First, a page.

If unbelief lives in the brain, in synapses not having formed the constructions that allow belief in a deity, isn’t it the humane, or dare I say moderate Indonesian way to examine the unbeliever to see whether his brain is incapable of belief, in which case you shouldn’t punish him but rather declare him an invalid in religious matters and pay him some kind of monthly relief, or whether he is capable but presently doesn’t do so, in which case you could treat and educate him.

In reading about Indonesia to prepare for my upcoming trip I found out that Indonesia is a modern and moderate country that allows its citizens one of six religions. This is great news for mr. Aan. If your country decides to treat him rather than punish him, priests of various sects and religions could educate him, and surely realizing how rich the world of religion is he would come to his senses and follow one of the beliefs.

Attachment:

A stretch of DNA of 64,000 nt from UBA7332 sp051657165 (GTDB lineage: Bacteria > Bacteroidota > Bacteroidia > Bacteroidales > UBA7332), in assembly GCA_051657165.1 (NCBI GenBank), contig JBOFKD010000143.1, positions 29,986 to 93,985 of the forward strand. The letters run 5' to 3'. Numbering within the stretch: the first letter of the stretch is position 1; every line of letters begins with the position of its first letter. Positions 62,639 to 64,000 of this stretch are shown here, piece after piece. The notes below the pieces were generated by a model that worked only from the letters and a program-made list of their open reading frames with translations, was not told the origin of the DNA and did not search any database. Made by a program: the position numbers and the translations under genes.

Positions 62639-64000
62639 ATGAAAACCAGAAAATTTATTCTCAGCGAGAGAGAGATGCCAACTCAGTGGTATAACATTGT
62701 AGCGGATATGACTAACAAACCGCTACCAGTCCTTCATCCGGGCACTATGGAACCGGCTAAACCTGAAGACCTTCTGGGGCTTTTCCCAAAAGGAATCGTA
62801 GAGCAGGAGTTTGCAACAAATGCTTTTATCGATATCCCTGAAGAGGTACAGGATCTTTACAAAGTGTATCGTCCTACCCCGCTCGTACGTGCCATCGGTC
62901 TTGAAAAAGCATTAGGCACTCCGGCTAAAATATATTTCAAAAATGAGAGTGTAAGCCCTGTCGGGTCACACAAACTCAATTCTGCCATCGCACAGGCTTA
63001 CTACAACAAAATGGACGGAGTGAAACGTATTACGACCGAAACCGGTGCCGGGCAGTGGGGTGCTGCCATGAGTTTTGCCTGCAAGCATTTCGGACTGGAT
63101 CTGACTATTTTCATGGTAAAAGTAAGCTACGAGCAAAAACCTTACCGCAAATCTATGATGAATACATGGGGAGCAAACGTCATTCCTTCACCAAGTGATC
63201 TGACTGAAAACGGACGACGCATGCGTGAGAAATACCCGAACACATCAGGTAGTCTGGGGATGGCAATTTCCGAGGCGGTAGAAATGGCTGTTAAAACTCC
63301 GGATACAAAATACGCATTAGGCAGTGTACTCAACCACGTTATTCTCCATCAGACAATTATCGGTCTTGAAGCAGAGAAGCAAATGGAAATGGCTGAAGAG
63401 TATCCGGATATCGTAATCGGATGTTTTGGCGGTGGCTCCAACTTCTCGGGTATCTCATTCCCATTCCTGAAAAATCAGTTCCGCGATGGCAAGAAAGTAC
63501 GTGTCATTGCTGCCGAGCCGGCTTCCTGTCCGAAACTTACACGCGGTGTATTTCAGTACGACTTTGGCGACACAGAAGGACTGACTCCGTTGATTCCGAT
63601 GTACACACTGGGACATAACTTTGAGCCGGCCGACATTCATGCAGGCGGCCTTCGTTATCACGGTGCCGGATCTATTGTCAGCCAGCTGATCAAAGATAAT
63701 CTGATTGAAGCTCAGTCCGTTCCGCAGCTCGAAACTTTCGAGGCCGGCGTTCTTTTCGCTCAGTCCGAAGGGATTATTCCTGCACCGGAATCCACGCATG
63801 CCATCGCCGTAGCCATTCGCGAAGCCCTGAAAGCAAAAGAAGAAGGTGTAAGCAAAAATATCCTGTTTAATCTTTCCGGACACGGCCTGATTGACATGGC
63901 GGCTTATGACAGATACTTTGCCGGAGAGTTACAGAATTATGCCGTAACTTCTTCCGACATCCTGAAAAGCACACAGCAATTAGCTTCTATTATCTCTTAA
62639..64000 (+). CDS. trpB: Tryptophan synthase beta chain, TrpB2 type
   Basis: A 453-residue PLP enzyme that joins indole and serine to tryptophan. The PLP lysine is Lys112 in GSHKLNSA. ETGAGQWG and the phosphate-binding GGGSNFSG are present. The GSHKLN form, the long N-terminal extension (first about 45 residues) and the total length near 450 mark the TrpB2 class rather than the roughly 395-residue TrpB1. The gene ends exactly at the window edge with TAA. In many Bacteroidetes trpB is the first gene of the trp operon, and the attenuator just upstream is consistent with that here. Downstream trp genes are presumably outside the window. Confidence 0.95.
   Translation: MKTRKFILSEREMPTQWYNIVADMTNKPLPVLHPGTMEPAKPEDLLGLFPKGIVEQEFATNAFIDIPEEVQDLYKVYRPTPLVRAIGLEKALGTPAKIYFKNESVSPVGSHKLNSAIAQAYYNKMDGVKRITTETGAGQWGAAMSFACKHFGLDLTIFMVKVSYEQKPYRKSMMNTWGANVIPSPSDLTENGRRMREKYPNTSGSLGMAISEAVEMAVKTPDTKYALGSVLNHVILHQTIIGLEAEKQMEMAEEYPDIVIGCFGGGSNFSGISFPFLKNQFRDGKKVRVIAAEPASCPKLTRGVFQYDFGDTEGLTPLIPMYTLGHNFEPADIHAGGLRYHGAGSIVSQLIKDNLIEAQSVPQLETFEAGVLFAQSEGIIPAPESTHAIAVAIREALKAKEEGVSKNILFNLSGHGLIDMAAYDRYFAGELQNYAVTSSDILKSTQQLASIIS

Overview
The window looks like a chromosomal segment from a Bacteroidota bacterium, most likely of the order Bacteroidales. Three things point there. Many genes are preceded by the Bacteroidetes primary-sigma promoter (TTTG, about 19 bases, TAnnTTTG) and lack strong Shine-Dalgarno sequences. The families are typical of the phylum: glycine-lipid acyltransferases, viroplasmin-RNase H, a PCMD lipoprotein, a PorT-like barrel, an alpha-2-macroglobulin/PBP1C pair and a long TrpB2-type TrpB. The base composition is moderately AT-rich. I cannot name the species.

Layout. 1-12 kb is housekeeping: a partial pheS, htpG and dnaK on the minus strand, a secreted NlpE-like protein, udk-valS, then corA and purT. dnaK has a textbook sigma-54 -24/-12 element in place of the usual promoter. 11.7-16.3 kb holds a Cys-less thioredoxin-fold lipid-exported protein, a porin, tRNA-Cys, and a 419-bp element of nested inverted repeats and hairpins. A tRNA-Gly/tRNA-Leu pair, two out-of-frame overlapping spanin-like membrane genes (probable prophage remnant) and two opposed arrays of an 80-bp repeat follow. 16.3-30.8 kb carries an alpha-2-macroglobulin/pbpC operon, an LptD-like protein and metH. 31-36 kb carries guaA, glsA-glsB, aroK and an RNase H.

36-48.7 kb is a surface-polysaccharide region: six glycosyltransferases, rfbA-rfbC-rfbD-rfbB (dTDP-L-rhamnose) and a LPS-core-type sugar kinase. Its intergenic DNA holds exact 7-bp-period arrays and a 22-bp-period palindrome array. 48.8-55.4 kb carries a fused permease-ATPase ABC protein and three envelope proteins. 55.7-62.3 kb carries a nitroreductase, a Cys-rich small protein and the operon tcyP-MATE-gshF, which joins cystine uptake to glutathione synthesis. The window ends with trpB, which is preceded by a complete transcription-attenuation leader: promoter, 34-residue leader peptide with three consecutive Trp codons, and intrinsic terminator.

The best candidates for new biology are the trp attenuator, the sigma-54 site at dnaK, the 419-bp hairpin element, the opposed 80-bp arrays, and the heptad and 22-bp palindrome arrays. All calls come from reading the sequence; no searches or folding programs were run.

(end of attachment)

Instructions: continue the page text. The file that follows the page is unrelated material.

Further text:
Mr. Aan could then start to believe that while Jesus was a great prophet it is blasphemy to think he is the son of god (as Muslims are allowed to believe in Indonesia), or that while Jesus was the son of god the Catholic church is a false church that leads true believers astray (as many protestants believe in Indonesia), or that the first principle of faith is the belief in one god and believing in more such as the Hindus do is sinful (such as Muslims and Christians alike profess in Indonesia) or that while you can have a favorite god it is foolish to deny the millions others (as many Hindus think in Indonesia). All of these convictions and many more are protected by Indonesian law.

I hope your excellency can clarify these matters to me, as I hope to visit your beautiful country soon and would not like to cause trouble with its laws simply by discussing my own personal thoughts on religion. Which as Ambassador to the Netherlands your excellency knows is not stated on our identity cards allowing for all kinds of confusion.